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Teaching the Holocaust through Visual Culture: NEH Summer Seminar for School Teachers at Bowdoin College, Brunswick, ME  July 11–23, 2022

This NEH Summer Seminar for School Teachers (for middle school and high school teachers) is sponsored by the National Endowment for the Humanities and is offered by Bowdoin College.

Peter Eisenman, Memorial to the Murdered Jews of Europe, 2005, Berlin, Germany

Peter Eisenman, Memorial to the Murdered Jews of Europe, 2005, Berlin, Germany

Objects of visual culture such as works of art (including paintings, drawings, sculpture, and photography), as well as ephemeral objects, such as posters, cartoons, and uniforms, have historically been seen, in middle and high school classes, as peripheral to the study of the Holocaust. We aim to place these objects at the center of the study of the Holocaust, thereby enriching language arts and social studies curricula. Participants will learn and share ideas about how to teach the Holocaust by training students to use visual analysis and critical thinking skills.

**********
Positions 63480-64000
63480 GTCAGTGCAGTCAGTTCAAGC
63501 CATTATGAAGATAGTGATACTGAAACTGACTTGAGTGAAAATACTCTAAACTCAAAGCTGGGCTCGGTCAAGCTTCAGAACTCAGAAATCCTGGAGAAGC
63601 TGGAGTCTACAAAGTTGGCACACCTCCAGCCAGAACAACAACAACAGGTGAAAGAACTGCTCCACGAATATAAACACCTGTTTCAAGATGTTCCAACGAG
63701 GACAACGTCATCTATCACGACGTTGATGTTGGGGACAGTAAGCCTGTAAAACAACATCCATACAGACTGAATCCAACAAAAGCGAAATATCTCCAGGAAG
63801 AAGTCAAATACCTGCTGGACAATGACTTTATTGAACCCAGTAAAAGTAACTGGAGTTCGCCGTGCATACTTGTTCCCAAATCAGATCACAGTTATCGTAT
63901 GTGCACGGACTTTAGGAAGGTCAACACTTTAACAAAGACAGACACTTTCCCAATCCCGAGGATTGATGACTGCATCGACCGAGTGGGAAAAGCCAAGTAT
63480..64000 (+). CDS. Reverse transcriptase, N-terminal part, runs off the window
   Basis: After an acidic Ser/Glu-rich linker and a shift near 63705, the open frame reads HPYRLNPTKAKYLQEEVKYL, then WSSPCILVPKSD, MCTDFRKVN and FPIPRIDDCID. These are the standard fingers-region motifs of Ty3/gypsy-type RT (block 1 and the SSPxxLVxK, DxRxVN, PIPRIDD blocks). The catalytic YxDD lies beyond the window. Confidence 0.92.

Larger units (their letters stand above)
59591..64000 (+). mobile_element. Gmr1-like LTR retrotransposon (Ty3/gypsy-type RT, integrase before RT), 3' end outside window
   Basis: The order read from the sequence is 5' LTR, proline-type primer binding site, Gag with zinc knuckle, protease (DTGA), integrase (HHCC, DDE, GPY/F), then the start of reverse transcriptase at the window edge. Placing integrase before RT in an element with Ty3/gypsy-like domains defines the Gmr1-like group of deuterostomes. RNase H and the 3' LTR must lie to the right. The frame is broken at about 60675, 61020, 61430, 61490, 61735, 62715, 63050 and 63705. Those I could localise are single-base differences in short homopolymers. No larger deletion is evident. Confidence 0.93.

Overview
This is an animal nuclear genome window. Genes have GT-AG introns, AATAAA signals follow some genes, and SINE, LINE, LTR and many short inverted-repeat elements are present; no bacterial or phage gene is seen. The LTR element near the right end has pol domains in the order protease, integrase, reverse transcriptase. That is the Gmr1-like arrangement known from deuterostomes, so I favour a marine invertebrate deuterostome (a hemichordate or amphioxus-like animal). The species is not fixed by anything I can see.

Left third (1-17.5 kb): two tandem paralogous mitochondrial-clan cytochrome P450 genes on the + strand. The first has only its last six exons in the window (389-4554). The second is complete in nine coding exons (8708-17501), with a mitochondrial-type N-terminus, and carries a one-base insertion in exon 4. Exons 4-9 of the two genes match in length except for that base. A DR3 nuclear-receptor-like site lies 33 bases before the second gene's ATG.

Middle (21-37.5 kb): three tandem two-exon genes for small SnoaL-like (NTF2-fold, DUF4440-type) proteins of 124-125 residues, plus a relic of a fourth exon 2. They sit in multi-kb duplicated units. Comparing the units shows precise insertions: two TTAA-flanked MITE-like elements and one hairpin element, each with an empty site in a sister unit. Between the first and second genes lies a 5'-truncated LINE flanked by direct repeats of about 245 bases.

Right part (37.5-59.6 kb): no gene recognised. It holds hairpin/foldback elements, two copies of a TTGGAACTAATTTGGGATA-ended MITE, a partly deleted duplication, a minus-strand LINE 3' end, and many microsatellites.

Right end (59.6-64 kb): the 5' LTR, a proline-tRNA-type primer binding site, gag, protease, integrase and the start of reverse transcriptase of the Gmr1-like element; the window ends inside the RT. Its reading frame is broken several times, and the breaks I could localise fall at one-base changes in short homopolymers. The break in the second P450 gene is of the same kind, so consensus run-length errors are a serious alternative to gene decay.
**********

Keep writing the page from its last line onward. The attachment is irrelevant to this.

Faculty and Visiting Lecturers

Leading experts and award-winning scholars will lead these comprehensive workshops. In conjunction with inquiry-based activities centered in the classroom, invited scholars will also take part in lecture/discussions. Our study will be complemented by visits to Bowdoin’s Special Collections, the Bowdoin College Museum of Art, and the Holocaust and Human Rights Center in Augusta, ME.

Seminar Dates: July 11–23, 2022

Applications Due: March 1, 2022

Participants Notified: March 25, 2022

Deadline to Accept: April 8, 2022

Depending on public-health guidelines related to COVID-19, plans for a residential offering are subject to change.

Charlotte Salomon, Life or Theatre: A Play Without Music, 1940-42, 769 works painted while in hiding. Each 12” x 9”.

Charlotte Salomon, Life or Theatre: A Play Without Music, 1940-42, 769 works painted while in hiding. Each 12” x 9”.

 

Disclaimer of Endorsement:

Any views, findings, conclusions, or recommendations expressed in this program do not necessarily represent those of the National Endowment for the Humanities.